Just like in English, there’s no differentiation in these terms to differentiate whether we’re related through our father or our mother. The only difference to note is that there are separate words for male and female cousins.
- Mon cousin est gentil et sympa. – My [male] cousin is nice and fun.
- Ma cousine est grande et sportive. – My [female] cousin is tall and athletic.
Grandparents and grandchildren in French
|une génération||a generation|
|les grand-parents||the grandparents|
|un grand-père||a grandfather|
|une grand-mère||a grandmother|
|les petits-enfants||the grandchildren|
|un petit-fils||a grandson|
|une petite-fille||a granddaughter|
Great-grandparents and great-grandchildren in French
|les arrière-grand-parents||the great-grandparents|
|un arrière-grand-père||a great-grandfather|
|une arrière-grand-mère||a great-grandmother|
|les arrière-petits-enfants||the great-grandchildren|
|un arrière-petit-fils||a great-grandson|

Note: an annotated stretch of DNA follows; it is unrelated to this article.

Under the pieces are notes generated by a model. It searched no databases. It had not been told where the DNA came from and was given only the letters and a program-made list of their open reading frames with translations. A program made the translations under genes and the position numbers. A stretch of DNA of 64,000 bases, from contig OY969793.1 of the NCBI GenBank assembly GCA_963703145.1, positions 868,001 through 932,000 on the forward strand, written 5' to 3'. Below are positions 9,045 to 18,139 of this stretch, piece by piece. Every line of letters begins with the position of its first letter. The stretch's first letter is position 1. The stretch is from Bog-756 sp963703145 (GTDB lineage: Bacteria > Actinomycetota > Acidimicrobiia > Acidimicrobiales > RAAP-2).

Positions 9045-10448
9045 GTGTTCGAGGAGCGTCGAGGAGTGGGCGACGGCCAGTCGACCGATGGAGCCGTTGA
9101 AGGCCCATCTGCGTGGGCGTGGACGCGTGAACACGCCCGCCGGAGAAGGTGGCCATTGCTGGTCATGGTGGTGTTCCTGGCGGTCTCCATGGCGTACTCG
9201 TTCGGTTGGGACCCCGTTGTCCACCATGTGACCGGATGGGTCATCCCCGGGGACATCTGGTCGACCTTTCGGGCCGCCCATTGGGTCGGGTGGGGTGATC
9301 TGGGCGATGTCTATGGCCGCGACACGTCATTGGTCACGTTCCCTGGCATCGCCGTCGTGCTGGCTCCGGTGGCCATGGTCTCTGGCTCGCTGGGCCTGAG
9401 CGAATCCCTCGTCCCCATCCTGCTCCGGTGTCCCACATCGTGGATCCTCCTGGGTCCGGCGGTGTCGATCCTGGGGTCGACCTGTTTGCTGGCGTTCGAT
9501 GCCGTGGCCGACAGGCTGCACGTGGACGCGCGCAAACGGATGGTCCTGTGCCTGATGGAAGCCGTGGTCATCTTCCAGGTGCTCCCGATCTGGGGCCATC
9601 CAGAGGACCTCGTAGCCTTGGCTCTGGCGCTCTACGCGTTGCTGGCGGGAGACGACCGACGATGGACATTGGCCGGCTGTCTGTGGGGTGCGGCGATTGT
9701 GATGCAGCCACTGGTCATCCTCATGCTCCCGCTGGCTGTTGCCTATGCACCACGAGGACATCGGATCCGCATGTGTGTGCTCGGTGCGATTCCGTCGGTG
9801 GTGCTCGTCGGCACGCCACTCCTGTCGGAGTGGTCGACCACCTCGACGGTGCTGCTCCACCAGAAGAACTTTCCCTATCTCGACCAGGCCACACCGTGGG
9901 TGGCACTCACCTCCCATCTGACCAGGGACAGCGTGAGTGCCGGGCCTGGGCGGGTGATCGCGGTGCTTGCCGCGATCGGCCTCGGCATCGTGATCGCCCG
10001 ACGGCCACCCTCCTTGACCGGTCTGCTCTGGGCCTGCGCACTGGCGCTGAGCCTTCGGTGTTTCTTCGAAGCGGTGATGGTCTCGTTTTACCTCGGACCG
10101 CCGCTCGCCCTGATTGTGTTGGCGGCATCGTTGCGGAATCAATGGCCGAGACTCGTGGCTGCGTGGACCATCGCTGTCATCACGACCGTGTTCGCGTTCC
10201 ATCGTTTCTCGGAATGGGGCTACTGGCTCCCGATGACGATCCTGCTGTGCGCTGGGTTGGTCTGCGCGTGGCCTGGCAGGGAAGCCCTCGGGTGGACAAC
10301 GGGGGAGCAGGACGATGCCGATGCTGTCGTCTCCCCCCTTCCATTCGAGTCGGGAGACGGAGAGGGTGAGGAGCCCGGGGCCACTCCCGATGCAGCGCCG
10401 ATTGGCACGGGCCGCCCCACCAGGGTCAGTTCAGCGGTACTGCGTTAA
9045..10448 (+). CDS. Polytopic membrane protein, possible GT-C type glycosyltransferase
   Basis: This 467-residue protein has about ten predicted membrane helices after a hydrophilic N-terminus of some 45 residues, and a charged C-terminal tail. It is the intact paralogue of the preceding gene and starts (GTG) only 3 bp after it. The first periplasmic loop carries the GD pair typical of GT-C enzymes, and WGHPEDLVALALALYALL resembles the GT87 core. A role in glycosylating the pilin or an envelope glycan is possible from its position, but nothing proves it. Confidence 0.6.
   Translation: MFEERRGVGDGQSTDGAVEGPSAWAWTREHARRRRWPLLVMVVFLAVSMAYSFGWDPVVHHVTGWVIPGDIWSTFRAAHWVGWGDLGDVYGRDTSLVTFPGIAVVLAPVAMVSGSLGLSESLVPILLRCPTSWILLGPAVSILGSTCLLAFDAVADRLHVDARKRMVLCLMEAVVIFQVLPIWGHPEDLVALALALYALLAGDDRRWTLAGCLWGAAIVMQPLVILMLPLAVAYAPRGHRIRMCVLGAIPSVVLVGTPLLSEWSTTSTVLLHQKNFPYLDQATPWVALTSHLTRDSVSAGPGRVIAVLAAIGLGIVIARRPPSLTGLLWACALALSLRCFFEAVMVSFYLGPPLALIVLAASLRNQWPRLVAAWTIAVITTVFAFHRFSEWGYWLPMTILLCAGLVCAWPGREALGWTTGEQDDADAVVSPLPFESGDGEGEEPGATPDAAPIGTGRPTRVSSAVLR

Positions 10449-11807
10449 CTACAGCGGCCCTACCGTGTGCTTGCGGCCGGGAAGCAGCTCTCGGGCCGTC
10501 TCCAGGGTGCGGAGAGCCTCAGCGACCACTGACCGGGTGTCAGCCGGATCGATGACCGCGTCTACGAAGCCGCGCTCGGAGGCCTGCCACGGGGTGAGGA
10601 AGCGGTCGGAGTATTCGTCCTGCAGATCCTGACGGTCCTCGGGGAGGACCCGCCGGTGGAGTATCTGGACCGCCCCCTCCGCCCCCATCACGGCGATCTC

|une arrière-petite-fille||a great-granddaughter|
Just like in English with great, in French we can just keep adding arrière to count the generations in the relationship.
- Mon arrière-arrière-arrière-arrière-grand-père était envoyé à la guillotine durant la révolution. – My great-great-great-great-grandfather was sent to the guillotine during the revolution.
Couples in French
There’s definitely more than just husband and wife when we think couples. Let’s learn the main vocab for talking about common couple situations in French.
|un couple||a couple|
|une famille monoparentale||a single-parent family|
|un couple marié||a married couple|
|un couple hétéro||a hetero couple|
|un couple gai||a gay couple|
|un couple lesbien, un couple de lesbiennes||a lesbian couple|
|conjoints de fait||common-law partners (Québec)|
|un couple pacsé||a common-law couple (France)|
|un mari||a husband|
|une femme||a wife|
|un époux||a male spouse|
|une épouse||a female spouse|
|un conjoint, une conjointe||a committed partner|
|un copain||a boyfriend|
|une copine||a girlfriend|
|un amant||a [male] lover|
|une amante||a [female] lover|
|une maîtresse||a [female] lover on the side|
|une aventure||an affair|
|un divorcé||a divorced man|
|une divorcée||a divorced woman|